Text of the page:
Wednesday November 21, 2018
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Not responsible for Dadri lynching, growing intolerance: RSS

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Ranchi: Under pressure from public intellectuals to clear the air over its role in growing intolerance in the country, the Rashtriya Swayamswevak Sangh or RSS said on Sunday it was being needlessly blamed for the mob-lynching of a man in Uttar Pradesh’s Dadri and similar incidents of violence.

“We are in social life for 90 years. No one has raised such questions on intolerance. Whatever has happened we condemn that. Such incidents are not good for the society. But we need go deeper into such incidents. The truth must come out,” RSS General Secretary Bhaiyyaji Joshi said.

“When the Sangh was linked to several such incidents, and we investigated deeper, they have proven to be false. There has been no truth to the allegations. It is a conspiracy to unnecessarily blame the Sangh for such incidents,” Joshi said.

52-year-old Mohammed Akhlaq was lynched on September 28 in Dadri following rumours that he and his family had eaten beef and slaughtered a calf, triggering a wave of protest from the civil society.

People related to a local BJP leader were allegedly involved in the Dadri lynching incident, leading to attacks on the RSS.

In Himachal Pradesh and Jammu and Kashmir, two persons were similarly beaten to death after being accused of cow slaughter by mobs comprising suspected Hindu militants.

Scores of writers, filmmakers, and scientists have returned their awards to register their protest against the growing intolerance and violence in the country. 

Moreover, in a bid to express their anguish and protest about the “highly vitiated atmosphere” prevailing in India, 53 historians on Thursday issued a joint statement lashing out at Prime Minister Narendra Modi for his stoic silence over growing intolerance in the country.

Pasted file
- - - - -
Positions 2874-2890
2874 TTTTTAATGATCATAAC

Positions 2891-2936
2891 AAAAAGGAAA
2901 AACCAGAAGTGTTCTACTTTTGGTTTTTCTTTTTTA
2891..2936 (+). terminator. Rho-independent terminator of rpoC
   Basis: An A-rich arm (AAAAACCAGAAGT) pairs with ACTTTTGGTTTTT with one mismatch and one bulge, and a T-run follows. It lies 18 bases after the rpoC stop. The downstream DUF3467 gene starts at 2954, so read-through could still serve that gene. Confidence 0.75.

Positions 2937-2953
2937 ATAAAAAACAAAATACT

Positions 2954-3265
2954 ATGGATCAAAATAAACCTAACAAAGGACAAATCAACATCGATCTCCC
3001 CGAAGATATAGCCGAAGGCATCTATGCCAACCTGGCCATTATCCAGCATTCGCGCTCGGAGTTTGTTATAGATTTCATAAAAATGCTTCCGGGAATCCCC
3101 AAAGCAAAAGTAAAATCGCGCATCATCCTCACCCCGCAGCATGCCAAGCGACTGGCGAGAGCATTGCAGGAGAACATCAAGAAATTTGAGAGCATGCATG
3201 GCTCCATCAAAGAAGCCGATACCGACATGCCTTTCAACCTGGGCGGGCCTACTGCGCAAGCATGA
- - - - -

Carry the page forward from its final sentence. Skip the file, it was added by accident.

Romila Thapar and Irfan Habib were among the eminent historians who, in the joint statement, decried the climate in which “differences of opinion are being sought to be settled by using physical violence. Arguments are met not with counter-arguments but with bullets.”

They also warned the Bhartiya Janata Party government against distorting history.

“What the regime seems to want is a kind of legislated history, a manufactured image of the past, glorifying certain aspects of it and denigrating others, without any regard for chronology, sources or methods of enquiry that are the building blocks of the edifice of history,” the historians wrote.

“It is easy to trample them down, but it is important to remember that it will take too long and will be beyond the capacity of those who are currently at the helm of affairs, to rebuild it once it is destroyed.”

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Curb Racism And Semitic Intolerance In The U.S: UN Human Rights Expert

She also urged governments to work with the private sector — specifically technology companies — to fight such prejudices in the digital space.

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Pittsburgh, Hate, shooting
Monks pay their respects at a makeshift memorial outside the Tree of Life synagogue following Saturday's shooting at the synagogue in Pittsburgh, Penn. VOA